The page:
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Arch Pediatr Adolesc Med. 2003 Jun;157(6):560-4.

Vagal nerve stimulation in refractory epilepsy: the first 100 patients receiving vagal nerve stimulation at a pediatric epilepsy center.

Author information

1
Neurology Section, Children's Mercy Hospital, 2401 Gillham Road, Kansas City, MO 64108, USA. jmurphy@cmh.edu

Abstract

OBJECTIVE:

To determine the outcome of intermittent left vagal nerve stimulation on the first 100 consecutive patients treated at our pediatric epilepsy center.

METHODS:

Patients were identified by means of operating room records. Data collected described the patient's epilepsy, previous and subsequent therapies, adverse events, nonepileptic changes, and outcomes.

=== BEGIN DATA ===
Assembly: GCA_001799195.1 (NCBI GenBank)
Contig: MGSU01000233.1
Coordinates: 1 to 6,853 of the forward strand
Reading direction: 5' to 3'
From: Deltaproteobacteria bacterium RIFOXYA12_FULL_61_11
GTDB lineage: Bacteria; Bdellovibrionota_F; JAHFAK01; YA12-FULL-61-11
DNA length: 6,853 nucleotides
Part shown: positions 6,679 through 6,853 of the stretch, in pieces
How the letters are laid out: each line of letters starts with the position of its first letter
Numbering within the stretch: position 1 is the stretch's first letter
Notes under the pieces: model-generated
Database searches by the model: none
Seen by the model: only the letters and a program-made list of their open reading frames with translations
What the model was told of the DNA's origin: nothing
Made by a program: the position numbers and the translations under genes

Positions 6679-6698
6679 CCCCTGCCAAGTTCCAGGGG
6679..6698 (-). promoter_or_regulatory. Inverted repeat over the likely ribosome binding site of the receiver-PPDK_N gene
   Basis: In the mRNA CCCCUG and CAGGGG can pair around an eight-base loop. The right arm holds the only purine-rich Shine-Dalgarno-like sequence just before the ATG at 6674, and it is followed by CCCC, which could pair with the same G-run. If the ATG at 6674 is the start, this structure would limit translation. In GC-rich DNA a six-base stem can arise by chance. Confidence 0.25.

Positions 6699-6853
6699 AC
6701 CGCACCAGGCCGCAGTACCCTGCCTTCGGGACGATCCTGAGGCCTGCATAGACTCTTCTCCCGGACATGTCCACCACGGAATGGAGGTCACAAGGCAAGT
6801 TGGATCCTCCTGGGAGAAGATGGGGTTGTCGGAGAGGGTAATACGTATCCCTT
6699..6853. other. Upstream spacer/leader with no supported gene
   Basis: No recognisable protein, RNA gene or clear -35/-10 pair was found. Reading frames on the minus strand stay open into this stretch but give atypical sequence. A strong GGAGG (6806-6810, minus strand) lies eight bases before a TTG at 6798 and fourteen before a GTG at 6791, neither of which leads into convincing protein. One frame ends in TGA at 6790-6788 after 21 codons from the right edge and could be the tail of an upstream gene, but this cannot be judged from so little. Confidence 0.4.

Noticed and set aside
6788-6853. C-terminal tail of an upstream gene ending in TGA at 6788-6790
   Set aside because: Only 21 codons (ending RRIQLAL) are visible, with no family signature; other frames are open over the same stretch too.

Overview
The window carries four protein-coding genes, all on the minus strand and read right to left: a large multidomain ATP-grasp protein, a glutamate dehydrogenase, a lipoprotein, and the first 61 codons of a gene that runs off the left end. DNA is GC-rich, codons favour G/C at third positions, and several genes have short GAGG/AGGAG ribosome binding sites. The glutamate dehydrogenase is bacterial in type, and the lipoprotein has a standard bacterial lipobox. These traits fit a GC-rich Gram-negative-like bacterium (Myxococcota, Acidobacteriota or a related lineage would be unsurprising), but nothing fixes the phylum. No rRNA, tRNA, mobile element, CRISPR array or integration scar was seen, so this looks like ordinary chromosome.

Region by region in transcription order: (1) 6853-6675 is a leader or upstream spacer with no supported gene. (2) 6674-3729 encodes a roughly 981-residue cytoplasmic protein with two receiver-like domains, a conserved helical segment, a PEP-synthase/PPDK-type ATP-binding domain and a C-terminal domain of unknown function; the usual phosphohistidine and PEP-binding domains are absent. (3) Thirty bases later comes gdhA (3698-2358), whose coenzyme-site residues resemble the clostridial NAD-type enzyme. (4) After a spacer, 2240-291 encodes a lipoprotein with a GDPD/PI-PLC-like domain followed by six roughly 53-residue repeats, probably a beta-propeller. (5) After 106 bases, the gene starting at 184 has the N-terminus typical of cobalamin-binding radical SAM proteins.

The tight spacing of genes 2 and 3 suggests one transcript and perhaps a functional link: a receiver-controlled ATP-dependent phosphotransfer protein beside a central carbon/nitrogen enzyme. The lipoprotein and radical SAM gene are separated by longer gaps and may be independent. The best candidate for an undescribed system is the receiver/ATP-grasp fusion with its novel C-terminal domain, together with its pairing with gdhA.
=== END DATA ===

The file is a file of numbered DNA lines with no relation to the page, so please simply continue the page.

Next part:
RESULTS:

Average age was 10.4 years; years of epilepsy, 8.5; total number of antiepileptic therapies, 8.4; and median monthly seizure frequency, 120. Data on seizure frequency at follow-up were available for 96 of the 100 patients. Forty-five percent of patients achieved greater than 50% reduction; and 18% had had no seizures for the last 6 months. Response was similar in patients with more than 7 years of refractory epilepsy as compared with patients with a shorter history. Magnet-generated, on-demand current reduced seizure intensity in almost half of the patients with available data. Generator infections occurred in 3 patients. Twenty-four patients had their generators removed. Subsequently, 2 of these patients died.

CONCLUSIONS:

Seizure reduction was the same in patients younger than 12 years and 12 years or older and in patients with shorter and longer histories of refractory epilepsy. Adverse effects were few in this population, particularly in those younger than 12 years. Vagal nerve stimulation appears to be a relatively safe and potentially effective treatment for children with severely intractable epilepsy.

PMID:
12796236
DOI:
10.1001/archpedi.157.6.560
[Indexed for MEDLINE]

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